OCEAN CITY — The crime rate in Ocean City in 2015 reached historically low figures not seen in the last quarter century, Ocean City Police Chief Ross Buzzuro told town officials this week.
On Monday, Buzzuro presented the Ocean City Police Department’s annual report for 2015 to the Mayor and Council, highlighting crime statistics and other achievements for the past year. According to the many facts and figures included in the report, 2015 proved to be the safest year in Ocean City since at least 1990, leading to the lowest number of serious criminal offenses in the last 25 years.
“This dramatic decrease in crime over the past 25 years is an accomplishment that not only our employees, but the residents and visitors of Ocean City should be very proud of,” he said. “Our personnel has worked extremely hard to ensure that Ocean City remains a safe place to live and visit and the statistics and accomplishments in this report prove that to be true.”
When compared to the previous lows in 1990, the total number of serious criminal offenses in Ocean City dropped by 45 percent in 2015. According to Buzzuro, that figure equates to thousands of residents and visitors who did not become victims of the most serious crimes, including assault, burglary and robbery, for example.
In addition to the significant drop in the total number of major crimes, since 1990 there has been an 89-percent decrease in motor vehicle thefts, a 60-percent decrease in aggravated assaults and a 68-percent decrease in burglaries. Buzzuro said those statistics illustrate how the department, along with its public and private partners, have been able to reverse the tide of crime in the resort.
“Crime is at a 25-year low and that’s a testament to the hard work of our officers and our support staff,” he said. “We’re seeing historically low crime rates and I’m very, very proud of that accomplishment.”
The OCPD also lived up to its mantra of “operationally sound and fiscally responsible” in 2015, coming in over $396,000 under budget.
“We were able to reduce crime and do less with more,” he said. “We came in roughly $400,000 under budget last year. We were very fortunate to get around $648,000 in grants to offset some of our budget expenditures and that’s a testament to our staff working behind the scenes.”
Councilmember Mary Knight pointed out the 2015 report is likely more significant when compared to the previous historically low crime rates in 1990 considering how the town has evolved in the last couple of decades. Statistically speaking, the summer crowds in June, July and August, for example, have remained fairly consistent, but Ocean City is drawing considerably more visitors throughout the year now with special events and other amenities.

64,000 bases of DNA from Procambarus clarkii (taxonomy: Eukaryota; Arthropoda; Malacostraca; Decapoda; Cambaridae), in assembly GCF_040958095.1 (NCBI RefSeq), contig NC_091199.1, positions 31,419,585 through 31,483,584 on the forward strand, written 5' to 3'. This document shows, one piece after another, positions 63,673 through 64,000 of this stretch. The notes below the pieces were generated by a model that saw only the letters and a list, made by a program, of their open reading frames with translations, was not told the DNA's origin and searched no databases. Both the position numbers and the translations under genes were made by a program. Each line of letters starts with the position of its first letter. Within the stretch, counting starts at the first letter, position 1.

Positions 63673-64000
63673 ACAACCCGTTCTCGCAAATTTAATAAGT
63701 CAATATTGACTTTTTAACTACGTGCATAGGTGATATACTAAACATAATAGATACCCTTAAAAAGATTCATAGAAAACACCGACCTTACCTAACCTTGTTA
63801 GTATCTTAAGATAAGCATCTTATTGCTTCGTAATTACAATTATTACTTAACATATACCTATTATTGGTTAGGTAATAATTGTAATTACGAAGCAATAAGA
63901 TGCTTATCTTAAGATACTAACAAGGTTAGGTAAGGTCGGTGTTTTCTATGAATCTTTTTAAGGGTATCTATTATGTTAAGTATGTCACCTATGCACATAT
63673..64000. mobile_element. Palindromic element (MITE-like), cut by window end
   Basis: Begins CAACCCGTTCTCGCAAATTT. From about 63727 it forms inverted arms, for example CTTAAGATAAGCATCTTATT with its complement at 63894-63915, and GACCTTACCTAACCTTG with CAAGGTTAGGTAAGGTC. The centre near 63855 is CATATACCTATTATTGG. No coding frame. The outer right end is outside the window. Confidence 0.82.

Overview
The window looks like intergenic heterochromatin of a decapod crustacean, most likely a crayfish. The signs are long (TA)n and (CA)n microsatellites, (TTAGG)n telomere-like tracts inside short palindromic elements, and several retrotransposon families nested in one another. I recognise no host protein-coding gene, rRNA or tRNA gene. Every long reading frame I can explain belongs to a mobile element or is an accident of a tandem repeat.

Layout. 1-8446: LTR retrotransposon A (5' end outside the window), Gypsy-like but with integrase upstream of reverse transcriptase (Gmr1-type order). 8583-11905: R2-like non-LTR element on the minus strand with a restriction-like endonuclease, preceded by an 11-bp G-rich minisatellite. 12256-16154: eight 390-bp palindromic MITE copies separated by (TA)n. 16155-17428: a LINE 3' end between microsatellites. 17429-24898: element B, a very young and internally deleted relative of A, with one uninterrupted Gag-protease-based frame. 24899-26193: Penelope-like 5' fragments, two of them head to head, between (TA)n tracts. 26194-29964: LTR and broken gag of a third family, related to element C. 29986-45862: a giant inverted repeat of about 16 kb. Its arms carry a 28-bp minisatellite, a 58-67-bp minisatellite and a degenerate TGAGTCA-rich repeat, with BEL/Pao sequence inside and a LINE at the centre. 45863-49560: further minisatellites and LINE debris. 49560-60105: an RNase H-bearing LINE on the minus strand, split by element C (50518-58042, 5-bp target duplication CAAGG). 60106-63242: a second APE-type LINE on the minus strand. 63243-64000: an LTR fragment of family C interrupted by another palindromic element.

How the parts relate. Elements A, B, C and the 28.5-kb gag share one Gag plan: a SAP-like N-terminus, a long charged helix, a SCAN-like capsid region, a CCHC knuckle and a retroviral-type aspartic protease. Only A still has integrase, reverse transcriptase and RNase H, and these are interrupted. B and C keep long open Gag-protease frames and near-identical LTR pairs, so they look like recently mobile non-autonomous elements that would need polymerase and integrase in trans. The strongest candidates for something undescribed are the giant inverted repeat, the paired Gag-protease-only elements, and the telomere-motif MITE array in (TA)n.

“This is even more impressive when you consider the population change,” she said. “We had a lot more people in town in 2015 compared to 1990.”
Buzzuro agreed. While the population has grown over the years, the size of the department has grown in kind. As a result, the OCPD is more organized, more efficient and more proactive then in years past.
“There are just a lot more people visiting town, especially in the shoulder seasons,” he said. “You would expect the opposite, but the population keeps going up and the crime rate is still going down.”
The OCPD handled 144 major crimes, or Part I crimes, in 2015. There were 76,750 total calls for service handled by the department, including 22,508 citizen-generated calls and 54,242 officer-initiated calls. The total number of arrests declined to 2,535 in 2015, also representing a significant decline. Some of the reduction in arrests can be attributed to changes in the law, including making simple possession of marijuana a civil citation, but the lower arrest numbers also point to a change in philosophy to some degree.
“We arrest a lot less people than we used to,” he said. “Part of that is because some of the laws have changed, but we are seeing lower crime levels and fewer arrests. We know we can’t arrest our way out of a problem and we have to hit it head on.”
Alcohol-related crime continues to be an issue in a resort that hosts millions of vacationers each summer. The OCPD charged 422 individuals with driving while intoxicated in 2015, representing a 13-percent increase over the prior year. In addition, there were 719 alcohol citations issued in 2015, representing a significant drop-off compared to recent years.
“It used to be double that just a couple of years ago,” he said. “We have more proactive programs and awareness programs and the citizens are buying into that and following the laws.”
By and large, the 2015 report indicates the department has been successful in reducing crime across the board in the resort.
“I’m very pleased,” he said. “This is where we want to be. We want to be going in the right direction. I don’t know how far you’d have to go back to find a lower crime rate. There is still much work to be done, but we’re on the right track and I expect that to continue in 2016.”